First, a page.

To that end, Charles's coronation will include religious leaders from other faiths for the first time.

Buddhist, Hindu, Jewish, Muslim and Sikh leaders will take part in various aspects of the coronation.

Safwan Choudhry speaks for the Ahmadiyya Muslim community in Canada.

He said Ahmadi Muslims respect the Crown because past monarchs allowed religious freedom to flourish in places like the British Raj, a former colony that included modern-day India, Pakistan and Bangladesh.

"They were colonizers — and no one enjoys being colonized — but they never abandoned religious freedom," Choudhry said of past King-Emperors like George V, the King's great-grandfather.

"Under British rule, all faiths, regardless of denominations and beliefs and how they identified, were allowed to not only practice but profess and proselytize their faith.

A man is pictured outside a mosque in Vaughan, Ont.

"It's a tradition and a value that they've maintained to this day — not only in the United Kingdom but in many of its former colonies, including Canada."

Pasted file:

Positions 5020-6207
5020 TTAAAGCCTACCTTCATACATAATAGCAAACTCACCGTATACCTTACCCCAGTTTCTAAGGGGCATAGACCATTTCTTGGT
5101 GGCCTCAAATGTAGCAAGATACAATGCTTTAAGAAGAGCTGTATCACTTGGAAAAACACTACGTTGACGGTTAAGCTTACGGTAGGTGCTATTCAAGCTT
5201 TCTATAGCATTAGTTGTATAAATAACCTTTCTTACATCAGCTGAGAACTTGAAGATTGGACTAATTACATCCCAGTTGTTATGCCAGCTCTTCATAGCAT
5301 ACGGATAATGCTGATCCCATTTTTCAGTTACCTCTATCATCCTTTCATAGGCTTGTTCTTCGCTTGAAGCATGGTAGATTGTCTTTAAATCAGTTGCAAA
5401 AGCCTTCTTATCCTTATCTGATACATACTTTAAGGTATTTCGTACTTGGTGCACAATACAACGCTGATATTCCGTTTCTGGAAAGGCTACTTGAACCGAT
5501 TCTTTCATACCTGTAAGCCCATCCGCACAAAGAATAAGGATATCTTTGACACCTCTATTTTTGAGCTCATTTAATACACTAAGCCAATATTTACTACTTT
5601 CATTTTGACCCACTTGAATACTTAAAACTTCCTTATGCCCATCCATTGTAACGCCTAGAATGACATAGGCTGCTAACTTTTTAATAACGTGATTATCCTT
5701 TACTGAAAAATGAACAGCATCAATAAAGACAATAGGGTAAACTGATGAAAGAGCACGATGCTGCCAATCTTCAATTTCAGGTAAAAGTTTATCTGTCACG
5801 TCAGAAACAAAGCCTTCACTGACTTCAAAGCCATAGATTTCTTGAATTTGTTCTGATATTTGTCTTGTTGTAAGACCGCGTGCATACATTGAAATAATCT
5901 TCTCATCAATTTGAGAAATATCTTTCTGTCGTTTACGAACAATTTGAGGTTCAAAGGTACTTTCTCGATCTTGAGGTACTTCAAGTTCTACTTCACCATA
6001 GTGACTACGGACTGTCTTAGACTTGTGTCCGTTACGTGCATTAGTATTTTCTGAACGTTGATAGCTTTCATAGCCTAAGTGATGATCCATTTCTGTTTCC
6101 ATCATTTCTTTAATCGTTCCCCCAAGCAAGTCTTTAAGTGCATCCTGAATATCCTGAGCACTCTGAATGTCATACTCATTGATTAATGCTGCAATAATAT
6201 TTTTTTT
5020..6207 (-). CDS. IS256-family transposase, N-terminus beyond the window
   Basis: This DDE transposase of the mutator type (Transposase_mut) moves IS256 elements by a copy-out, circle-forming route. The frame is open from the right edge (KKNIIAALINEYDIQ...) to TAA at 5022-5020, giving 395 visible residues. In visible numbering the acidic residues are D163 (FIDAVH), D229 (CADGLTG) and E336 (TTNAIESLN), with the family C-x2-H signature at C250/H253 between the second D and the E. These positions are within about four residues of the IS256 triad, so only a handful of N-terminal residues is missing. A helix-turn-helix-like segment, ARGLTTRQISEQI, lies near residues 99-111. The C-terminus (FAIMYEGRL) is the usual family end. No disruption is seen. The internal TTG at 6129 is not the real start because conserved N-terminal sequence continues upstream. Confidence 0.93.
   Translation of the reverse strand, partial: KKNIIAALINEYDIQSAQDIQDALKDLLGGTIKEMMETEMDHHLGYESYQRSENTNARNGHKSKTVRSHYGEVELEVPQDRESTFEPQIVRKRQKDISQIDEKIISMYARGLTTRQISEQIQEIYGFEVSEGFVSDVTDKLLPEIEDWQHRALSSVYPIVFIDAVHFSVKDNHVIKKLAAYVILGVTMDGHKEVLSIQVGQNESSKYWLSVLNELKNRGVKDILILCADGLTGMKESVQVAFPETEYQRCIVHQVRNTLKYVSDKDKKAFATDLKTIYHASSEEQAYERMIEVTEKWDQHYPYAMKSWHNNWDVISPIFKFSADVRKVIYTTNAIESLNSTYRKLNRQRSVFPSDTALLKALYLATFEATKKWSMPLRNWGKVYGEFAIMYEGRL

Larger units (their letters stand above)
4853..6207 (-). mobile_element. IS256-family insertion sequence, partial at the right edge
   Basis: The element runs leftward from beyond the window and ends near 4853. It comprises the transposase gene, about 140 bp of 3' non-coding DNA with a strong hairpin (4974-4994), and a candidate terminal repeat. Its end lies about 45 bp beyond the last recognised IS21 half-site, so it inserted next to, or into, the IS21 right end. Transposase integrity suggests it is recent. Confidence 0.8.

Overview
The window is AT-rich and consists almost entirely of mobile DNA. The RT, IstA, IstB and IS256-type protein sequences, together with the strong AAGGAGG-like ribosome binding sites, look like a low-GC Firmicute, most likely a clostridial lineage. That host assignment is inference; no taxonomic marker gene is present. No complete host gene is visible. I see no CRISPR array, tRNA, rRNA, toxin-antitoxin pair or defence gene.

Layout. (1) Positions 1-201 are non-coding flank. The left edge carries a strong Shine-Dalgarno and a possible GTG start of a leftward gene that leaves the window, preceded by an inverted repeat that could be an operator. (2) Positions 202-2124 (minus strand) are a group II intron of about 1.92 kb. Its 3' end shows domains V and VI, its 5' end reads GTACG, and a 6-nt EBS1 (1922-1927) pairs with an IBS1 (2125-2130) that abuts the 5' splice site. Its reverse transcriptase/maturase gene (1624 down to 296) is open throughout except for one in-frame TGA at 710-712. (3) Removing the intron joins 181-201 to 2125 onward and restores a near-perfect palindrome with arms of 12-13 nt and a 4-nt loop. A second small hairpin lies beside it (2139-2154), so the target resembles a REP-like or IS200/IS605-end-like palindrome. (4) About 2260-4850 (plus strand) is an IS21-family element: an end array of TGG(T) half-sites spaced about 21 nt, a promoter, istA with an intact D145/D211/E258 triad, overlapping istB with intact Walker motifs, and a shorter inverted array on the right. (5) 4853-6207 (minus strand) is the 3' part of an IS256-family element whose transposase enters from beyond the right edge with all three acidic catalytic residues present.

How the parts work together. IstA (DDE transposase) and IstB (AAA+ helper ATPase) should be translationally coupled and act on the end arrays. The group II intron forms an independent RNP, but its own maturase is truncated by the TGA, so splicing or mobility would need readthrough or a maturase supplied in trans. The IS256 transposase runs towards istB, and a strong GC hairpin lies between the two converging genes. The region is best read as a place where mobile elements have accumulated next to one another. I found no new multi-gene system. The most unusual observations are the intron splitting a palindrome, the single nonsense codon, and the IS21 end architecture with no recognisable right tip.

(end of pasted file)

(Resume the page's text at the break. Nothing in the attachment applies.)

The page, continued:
Choudhry said Charles's inclusion of different faiths in his coronation service is a sign that he's open to religious diversity — and amenable to adapting long-held traditions to respond to the changing demographics of his subjects.

"What King Charles will do and what will be his legacy remains to be seen," Choudhry said.

"But we've already seen his inclusive mindset, his open-mindedness to learn about other faiths, religions, point of views and beliefs, including Islam."